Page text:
Significant Drop In HIV Diagnoses But No Way To Tell Why NZAF Articles

Significant drop in HIV diagnoses but no way to tell why

Significant Drop In HIV Diagnoses But No Way To Tell Why NZAF Articles

Significant drop in HIV diagnoses but no way to tell why

Published in 2018


A new report shows that for the first time since 2011, the number of annual HIV diagnoses in New Zealand has fallen. But without funding for a repeat of ongoing surveys to monitor changes in behaviour, testing and attitudes, health workers can’t be sure what’s driving the decrease.

In 2017, there were 197 people first diagnosed with HIV in New Zealand – almost a 20% decrease from 2016, which was the worst year on record with 243 diagnoses.

“This is wonderful news. Any fall in the number of new HIV diagnoses should be celebrated but it is also very important to note that one data point is not a trend. We saw a similar drop from 2010 to 2011, and infection rates consistently rose from then until 2016. We need to see a steady consistent decrease over the next few years before we can confidently say we are on the right track,” says NZAF’s Executive Director, Dr Jason Myers.

Early 2017 saw the launch of NZAF’s social marketing program Ending HIV, which has the ambitious goal of ending HIV transmissions by 2025. The program embraces a revolution in HIV prevention science, continuing to promote condoms as the mainstay of HIV and STI prevention in New Zealand but adding to this the daily HIV prevention pill PrEP and making the most of modern HIV treatments, which can prevent the virus from passing on through sex from people living with HIV who have achieved and maintained HIV viral suppression.

Countries like Australia and the UK have seen drops in HIV diagnoses since implementing combination HIV prevention responses similar to that of Ending HIV in New Zealand. “While we’d like to think that this approach has had a significant impact on the 2017 numbers in New Zealand, we unfortunately have no data to confirm our hunches,” says Dr Myers.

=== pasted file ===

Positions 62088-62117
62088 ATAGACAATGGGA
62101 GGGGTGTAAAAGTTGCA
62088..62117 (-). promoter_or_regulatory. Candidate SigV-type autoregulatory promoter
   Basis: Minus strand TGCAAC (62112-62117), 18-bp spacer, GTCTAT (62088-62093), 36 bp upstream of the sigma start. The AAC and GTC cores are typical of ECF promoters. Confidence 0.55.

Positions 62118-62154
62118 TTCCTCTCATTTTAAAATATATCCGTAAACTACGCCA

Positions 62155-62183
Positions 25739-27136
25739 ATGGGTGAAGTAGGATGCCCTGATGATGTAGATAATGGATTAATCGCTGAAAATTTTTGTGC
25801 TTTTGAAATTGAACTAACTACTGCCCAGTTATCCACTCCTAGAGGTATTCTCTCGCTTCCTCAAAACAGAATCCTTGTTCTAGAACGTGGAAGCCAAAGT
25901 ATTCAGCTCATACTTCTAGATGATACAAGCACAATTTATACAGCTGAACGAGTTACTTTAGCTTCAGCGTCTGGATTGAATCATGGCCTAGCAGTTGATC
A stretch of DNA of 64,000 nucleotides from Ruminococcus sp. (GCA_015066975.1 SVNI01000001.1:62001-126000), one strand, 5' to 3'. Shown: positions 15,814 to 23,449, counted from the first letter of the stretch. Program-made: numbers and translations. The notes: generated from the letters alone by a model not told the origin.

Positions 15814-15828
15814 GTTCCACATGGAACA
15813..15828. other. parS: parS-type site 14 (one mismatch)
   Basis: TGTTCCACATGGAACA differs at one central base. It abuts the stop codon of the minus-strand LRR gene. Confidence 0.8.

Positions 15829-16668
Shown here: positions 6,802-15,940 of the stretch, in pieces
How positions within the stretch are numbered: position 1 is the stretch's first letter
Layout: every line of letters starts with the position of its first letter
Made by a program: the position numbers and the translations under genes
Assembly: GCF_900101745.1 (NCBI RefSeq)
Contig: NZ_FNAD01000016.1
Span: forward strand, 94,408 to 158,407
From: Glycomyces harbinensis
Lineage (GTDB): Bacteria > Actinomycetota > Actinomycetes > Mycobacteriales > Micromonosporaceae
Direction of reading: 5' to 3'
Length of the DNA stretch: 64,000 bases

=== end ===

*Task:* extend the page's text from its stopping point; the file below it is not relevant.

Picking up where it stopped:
New Zealand has world-recognised ongoing surveys that monitor the knowledge, attitudes and behaviours of gay and bisexual men, the group disproportionately impacted by HIV in New Zealand. Alarmingly, these have not been funded for scheduled repeat since 2014, well before the prevention landscape significantly changed.

“It has never been more crucial to have surveillance updated. While HIV diagnoses may have fallen in 2017, growing STI epidemics are increasing cause for concern. Understanding changes in knowledge and behaviour since the introduction of treatment based prevention tools is critical if we are to ensure the most appropriate targeting of our behaviour change messaging,” says Dr Myers.

“It would also assist the government in assessing whether NZAF’s taxpayer-funded programs are having the desired impact.”

“New Zealand has shown true leadership in the past two years, removing all barriers to HIV treatment and funding the revolutionary HIV prevention pill, PrEP. We have all the tools we need to ensure that the 2017 data is the beginning of the end of new HIV infections in New Zealand. However, we will only realise this potential if we see strong follow-through on the government’s election promise to support our ambitious goal.”


Key data points:

  • A total of 197 people were diagnosed with HIV in NZ in 2017.
  • It’s useful to look at the numbers in terms of people who reported infection taking place within New Zealand (locally acquired infections). The total number of locally acquired infections for 2017 is 80, a 27% reduction from 110 in 2016.

Men who have sex with men (MSM)

  • 71 men MSM diagnosed in 2017 reported locally acquired infection. This is a 29% decrease on the 100 reported in 2016.
  • MSM made up 89% of locally acquired HIV infections in 2017.
  • 53% of MSM diagnosed in 2017 and reporting locally acquired infections had a CD4 count greater than 500, indicating they were diagnosed within 14 months of infection.
  • The proportion of MSM diagnosed and reporting infection in New Zealand has been decreasing in Auckland since 2013, and rising in Wellington. The 2017 figures show this trend has continued, with a larger shift than in previous years.

Heterosexual and Transgender

  • There was a 43% reduction in heterosexual diagnoses from 2016, with the lowest number (4) of locally acquired HIV among heterosexuals since 1996.
  • There were 4 diagnoses among transgender New Zealanders in 2017, the highest of any year on record. Since 1985, 18 diagnoses have been recorded within the transgender community in NZ. This increase is likely to be due to an improvement in recording gender options as of early 2017, rather than a true rise in incidence.

Treatment costs

  • In 2005, the total annual cost of subsidised ART treatments in New Zealand for people living with HIV was $8.9 million. In 2017, this was $35.6 million.

    No results available